Electric Vehicle Wednesday: Scooter Battery Swapping Mystery

I liked this post on Twitter today:

Then I tried to track down the story, to learn the details, and found…nothing?

First I noticed that that tweet itself doesn’t link to a news story. That’s unusual, but maybe that’s more common in China. I’m not sure.

Then I searched Google (Baidu probably would be more helpful, but I don’t read or write Chinese) and found very little. SF Express does seem to be a Chinese logistics company, akin to Fedex or UPS in the US. But their English-language website doesn’t even feature a photo of a scooter, much less anything about battery swapping.

China Tower is a giant, state-owned electric utility. They do have an English-language website, although finding it takes a minute. The entity seems so huge that a battery-swap pilot seems like it would be small potatoes in the scheme of things, and their Media section hasn’t seen a press release in six months.

Google Search didn’t have much to show for this, but it did return a news story about a Chinese company called Immotor. Immotor even has a Crunchbase profile ($64.3M raised!) but the website URL redirects to a page that just has Chinese app links.

There are also a few stories, marginally better contextualized, about Yamaha running an e-scooter battery swap pilot in Australia.

Anyhow, the e-scooter battery swap idea seems pretty neat. If the battery really is the size of a lunch box, that would seem to make this much more viable than battery-swapping for passenger vehicles. Instead of a whole network of automated or semi-automated swapping stations, a la Better Place, the network could just host racks of batteries and let the rider handle the swapping.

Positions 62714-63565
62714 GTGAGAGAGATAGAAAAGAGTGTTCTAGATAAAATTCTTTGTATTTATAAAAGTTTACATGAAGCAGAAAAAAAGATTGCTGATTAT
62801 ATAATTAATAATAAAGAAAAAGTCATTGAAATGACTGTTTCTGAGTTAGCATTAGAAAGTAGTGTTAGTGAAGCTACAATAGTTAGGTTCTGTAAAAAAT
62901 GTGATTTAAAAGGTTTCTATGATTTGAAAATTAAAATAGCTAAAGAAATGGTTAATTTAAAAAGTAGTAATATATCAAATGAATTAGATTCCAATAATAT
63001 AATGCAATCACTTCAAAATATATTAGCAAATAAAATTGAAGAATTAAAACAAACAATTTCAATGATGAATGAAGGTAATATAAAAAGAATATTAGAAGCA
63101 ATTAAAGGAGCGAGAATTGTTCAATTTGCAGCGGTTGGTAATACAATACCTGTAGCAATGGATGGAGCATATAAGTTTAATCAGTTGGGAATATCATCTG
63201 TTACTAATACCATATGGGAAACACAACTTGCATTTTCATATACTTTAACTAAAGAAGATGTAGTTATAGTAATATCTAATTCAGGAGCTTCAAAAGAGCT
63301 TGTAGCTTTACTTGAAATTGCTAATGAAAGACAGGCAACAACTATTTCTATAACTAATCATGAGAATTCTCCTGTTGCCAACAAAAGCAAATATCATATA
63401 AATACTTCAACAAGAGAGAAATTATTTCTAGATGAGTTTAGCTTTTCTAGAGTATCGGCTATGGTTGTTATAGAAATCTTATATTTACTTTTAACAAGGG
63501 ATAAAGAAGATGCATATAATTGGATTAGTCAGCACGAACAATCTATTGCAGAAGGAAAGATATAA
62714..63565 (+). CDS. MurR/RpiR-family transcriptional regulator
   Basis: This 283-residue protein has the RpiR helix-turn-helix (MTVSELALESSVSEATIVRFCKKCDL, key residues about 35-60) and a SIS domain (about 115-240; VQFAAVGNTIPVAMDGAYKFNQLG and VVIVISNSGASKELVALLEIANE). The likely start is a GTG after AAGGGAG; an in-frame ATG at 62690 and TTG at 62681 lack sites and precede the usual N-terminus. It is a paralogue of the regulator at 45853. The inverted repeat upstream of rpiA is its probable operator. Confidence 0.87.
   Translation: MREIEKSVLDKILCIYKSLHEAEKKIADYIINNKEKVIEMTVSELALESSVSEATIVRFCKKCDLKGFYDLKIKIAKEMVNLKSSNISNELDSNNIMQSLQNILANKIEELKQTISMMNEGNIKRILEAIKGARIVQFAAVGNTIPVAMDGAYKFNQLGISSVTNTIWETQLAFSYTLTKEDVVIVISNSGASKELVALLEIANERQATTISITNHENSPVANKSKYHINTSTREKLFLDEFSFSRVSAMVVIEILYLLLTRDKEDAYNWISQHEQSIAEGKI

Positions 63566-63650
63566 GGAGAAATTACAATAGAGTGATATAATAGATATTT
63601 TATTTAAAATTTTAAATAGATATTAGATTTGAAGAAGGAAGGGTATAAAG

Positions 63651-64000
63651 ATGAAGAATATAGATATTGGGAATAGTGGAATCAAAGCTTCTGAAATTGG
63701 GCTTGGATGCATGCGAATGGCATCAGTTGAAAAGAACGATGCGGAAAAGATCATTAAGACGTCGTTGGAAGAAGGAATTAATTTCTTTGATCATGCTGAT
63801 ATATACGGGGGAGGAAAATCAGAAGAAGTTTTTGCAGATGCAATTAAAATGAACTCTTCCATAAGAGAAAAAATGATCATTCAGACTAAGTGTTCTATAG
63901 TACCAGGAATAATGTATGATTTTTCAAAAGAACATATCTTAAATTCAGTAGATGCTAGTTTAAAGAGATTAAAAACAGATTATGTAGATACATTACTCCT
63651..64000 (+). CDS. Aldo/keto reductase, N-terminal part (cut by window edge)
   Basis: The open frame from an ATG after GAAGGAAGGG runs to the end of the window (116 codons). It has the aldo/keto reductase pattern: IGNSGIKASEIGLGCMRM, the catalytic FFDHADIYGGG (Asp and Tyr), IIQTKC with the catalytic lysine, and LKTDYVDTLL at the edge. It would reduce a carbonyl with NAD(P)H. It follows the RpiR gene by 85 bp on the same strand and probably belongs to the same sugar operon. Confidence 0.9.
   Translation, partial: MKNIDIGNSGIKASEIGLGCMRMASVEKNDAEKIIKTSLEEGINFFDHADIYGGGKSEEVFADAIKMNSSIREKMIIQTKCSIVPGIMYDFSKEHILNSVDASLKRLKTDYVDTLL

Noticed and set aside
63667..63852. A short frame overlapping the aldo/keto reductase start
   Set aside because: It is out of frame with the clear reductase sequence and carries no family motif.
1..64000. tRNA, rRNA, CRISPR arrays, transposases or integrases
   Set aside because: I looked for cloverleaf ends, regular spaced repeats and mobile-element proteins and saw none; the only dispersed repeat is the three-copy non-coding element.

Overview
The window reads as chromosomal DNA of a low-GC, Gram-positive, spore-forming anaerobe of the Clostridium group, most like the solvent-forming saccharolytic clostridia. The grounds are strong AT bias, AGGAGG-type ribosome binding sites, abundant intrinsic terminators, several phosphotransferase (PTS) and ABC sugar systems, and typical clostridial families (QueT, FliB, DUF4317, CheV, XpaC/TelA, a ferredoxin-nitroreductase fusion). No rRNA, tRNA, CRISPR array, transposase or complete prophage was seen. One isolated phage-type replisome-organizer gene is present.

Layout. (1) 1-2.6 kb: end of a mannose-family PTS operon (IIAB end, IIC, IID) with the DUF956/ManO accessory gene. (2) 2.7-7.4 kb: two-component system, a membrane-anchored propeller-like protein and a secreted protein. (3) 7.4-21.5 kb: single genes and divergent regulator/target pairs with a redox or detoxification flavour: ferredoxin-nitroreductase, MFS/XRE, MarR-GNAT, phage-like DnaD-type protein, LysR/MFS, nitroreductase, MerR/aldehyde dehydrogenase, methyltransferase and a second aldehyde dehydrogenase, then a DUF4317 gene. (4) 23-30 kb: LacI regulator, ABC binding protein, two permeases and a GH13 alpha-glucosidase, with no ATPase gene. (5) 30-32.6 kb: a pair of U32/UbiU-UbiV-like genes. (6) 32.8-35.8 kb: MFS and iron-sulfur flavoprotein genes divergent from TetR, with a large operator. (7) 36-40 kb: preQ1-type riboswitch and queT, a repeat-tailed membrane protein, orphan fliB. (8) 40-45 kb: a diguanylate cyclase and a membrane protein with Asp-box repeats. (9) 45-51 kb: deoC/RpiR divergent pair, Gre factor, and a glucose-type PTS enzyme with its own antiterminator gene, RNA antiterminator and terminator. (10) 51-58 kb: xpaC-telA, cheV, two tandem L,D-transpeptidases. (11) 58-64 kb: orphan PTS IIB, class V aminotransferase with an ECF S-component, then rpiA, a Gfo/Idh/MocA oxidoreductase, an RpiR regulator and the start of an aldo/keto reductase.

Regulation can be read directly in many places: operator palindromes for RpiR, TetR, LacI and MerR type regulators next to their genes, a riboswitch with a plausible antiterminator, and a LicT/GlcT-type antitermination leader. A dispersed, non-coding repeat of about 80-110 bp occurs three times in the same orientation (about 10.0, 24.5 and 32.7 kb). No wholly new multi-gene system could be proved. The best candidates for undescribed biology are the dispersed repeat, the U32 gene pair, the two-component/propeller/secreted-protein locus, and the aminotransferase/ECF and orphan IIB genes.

I’d love to learn whether this type of system is real or not.


Tayeb sent me a link to a (lengthy!) Chinese-language news story about the battery swapping program. The Google Translation of the story is awkward, but it appears that the program has been in place since 2019 and targets primarily food delivery drivers. There’s enough demand that stations running out of charged batteries is a big problem. In the future, they hope to expand the system to the general public.

Electric Vehicle Monday: Utilization

A team of economists contends that electric vehicles travel about half as much as their internal combustion engine (ICE) counterparts, about 5000 miles for EVs compared to 10,000 for ICEs. The researchers speculate that this information supports the hypothesis that EVs and ICEs are complements, rather than substitutes.